Permaculture is a new word for an old gardening practice. Permaculture gardening is a grouping of two or more growing life forms (plants and animals) that help sustain each other continuously. Everything living within the permaculture environment must provide benefits that something else within the environment needs so the garden will become a never ending circle of life. This is similar to organic gardening in many aspects, but in permaculture, the emphasis is more towards building and sustaining a full-fledged ecosystem. You could say permaculture is organic gardening, but a much more extreme form of organic gardening.
A typical home gardener refers to permaculture as sustainable gardening. A good example is having backyard chickens to produce eggs and organic garden fertilizer, provide organic pest control and to keep the soil scratched and loose. Plants are grown in the garden to provide food for the chickens and humans. Seeds are saved from plants for use the following year. When the chickens cease to lay eggs, they will be killed and eaten by their human care givers. Everything living and growing in the backyard home garden is dependent upon each other and the cycle of life is continuous, sustainable, and eco-friendly.
Permaculture gardening requires that everything in the environment must provide more than one function in order to earn its keep. A fence that’s needed to contain animals must serve at least one other function. The fence might be designed so that it also functions as a vertical gardening space or windbreak. A rain barrel used to collect and hold water for outdoor garden usage might also be used to grow aquatic food plants and raise edible fish.
A major factor in permaculture gardening is water conservation. Every rain drop possible is channeled, captured and stored so it can be put to good use in the garden. Steep landscapes may be terraced to optimize water conservation or a system of ditches and planting berms might be created in low swampy ground to re-direct water.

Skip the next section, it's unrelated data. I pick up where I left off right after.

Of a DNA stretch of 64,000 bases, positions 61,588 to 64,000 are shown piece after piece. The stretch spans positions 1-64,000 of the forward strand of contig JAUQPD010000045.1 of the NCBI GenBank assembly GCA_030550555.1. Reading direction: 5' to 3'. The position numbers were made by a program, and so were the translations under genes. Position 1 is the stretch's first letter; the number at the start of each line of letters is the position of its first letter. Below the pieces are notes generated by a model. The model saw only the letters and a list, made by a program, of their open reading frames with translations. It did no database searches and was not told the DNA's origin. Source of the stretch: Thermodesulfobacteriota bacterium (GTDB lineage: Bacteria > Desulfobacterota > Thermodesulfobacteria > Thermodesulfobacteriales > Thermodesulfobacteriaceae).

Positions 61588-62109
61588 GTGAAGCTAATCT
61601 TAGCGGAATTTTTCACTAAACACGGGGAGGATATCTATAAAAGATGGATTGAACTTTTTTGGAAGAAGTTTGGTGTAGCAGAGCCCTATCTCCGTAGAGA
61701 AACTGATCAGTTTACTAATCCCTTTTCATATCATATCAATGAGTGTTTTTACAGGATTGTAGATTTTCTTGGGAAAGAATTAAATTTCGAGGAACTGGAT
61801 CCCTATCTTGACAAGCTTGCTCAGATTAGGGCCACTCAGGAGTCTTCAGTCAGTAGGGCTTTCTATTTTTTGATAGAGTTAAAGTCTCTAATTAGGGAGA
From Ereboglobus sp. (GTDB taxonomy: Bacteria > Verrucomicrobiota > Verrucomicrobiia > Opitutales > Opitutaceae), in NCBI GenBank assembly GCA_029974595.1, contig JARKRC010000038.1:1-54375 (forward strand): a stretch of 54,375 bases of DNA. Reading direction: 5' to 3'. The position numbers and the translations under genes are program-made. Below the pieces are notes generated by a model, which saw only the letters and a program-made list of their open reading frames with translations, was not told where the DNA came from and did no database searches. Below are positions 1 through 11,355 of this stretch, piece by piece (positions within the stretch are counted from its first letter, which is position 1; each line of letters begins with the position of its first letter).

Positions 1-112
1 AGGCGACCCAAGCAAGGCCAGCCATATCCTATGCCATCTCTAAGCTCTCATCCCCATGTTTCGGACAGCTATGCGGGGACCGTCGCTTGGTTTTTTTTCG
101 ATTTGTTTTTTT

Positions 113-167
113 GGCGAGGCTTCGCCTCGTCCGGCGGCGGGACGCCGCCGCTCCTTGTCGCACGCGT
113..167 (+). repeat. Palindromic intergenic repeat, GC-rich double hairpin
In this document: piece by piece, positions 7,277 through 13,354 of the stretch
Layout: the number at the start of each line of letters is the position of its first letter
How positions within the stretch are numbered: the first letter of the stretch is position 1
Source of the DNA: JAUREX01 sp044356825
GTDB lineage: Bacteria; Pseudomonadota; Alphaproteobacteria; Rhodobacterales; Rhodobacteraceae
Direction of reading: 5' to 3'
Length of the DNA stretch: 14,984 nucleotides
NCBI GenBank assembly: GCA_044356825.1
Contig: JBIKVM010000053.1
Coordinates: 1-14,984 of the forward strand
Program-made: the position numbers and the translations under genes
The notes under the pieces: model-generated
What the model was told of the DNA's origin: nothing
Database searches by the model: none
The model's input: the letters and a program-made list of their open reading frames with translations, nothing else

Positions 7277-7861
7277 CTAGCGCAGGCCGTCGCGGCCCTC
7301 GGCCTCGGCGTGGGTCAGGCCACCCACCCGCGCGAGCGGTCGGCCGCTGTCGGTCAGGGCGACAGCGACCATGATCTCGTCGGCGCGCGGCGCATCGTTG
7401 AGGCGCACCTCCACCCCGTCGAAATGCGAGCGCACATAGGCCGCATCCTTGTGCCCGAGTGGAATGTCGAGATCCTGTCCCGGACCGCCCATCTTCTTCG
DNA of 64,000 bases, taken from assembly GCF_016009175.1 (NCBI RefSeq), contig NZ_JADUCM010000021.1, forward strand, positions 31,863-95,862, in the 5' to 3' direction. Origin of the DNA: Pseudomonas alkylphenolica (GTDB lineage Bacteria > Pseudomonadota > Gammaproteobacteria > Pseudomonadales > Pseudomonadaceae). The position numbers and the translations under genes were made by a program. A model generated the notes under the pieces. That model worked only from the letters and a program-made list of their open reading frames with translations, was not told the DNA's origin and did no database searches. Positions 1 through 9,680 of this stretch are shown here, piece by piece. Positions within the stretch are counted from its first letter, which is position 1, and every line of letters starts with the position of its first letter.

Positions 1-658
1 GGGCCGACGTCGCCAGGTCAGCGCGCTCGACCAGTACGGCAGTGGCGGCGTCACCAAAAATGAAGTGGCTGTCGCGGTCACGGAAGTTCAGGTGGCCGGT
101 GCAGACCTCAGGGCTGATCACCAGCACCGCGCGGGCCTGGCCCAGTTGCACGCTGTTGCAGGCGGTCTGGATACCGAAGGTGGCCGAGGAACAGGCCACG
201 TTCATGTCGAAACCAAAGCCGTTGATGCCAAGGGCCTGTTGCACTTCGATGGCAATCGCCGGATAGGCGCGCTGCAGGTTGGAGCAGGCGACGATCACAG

Closed Loop System
Permaculture gardening works towards having a ‘closed loop system’ in which everything that is done in the landscape is for the benefit and sustainability of the environment. Poor soil is improved and made fertile by adding livestock to the area. The manure produced by the livestock organically improves the soil and makes it fertile so that vegetation will grow.
Both the livestock and vegetation will sustain the human owner, along with whatever the livestock produces (milk, eggs) and ultimately the animal will make its way to the dinner table. Beneficial sub-cultures, such as worms, bees and birds, will also develop and thrive in a permaculture environment, providing soil amendments and plant pollination by themselves.
Is Permaculture for Everyone?
Permaculture has been gaining new adherents over the years, but admittedly takes dedication, patience, and commitment to be a success, especially in urban environments. To achieve permaculture in an environment that is not so conducive often requires high cost. What many people do is adapt the principles of permaculture for their own use and situations. In permaculture, what it boils down to are three core concepts that may sound simple but are in fact, highly profound ~ Earth Care, People Care, and Fair Share.
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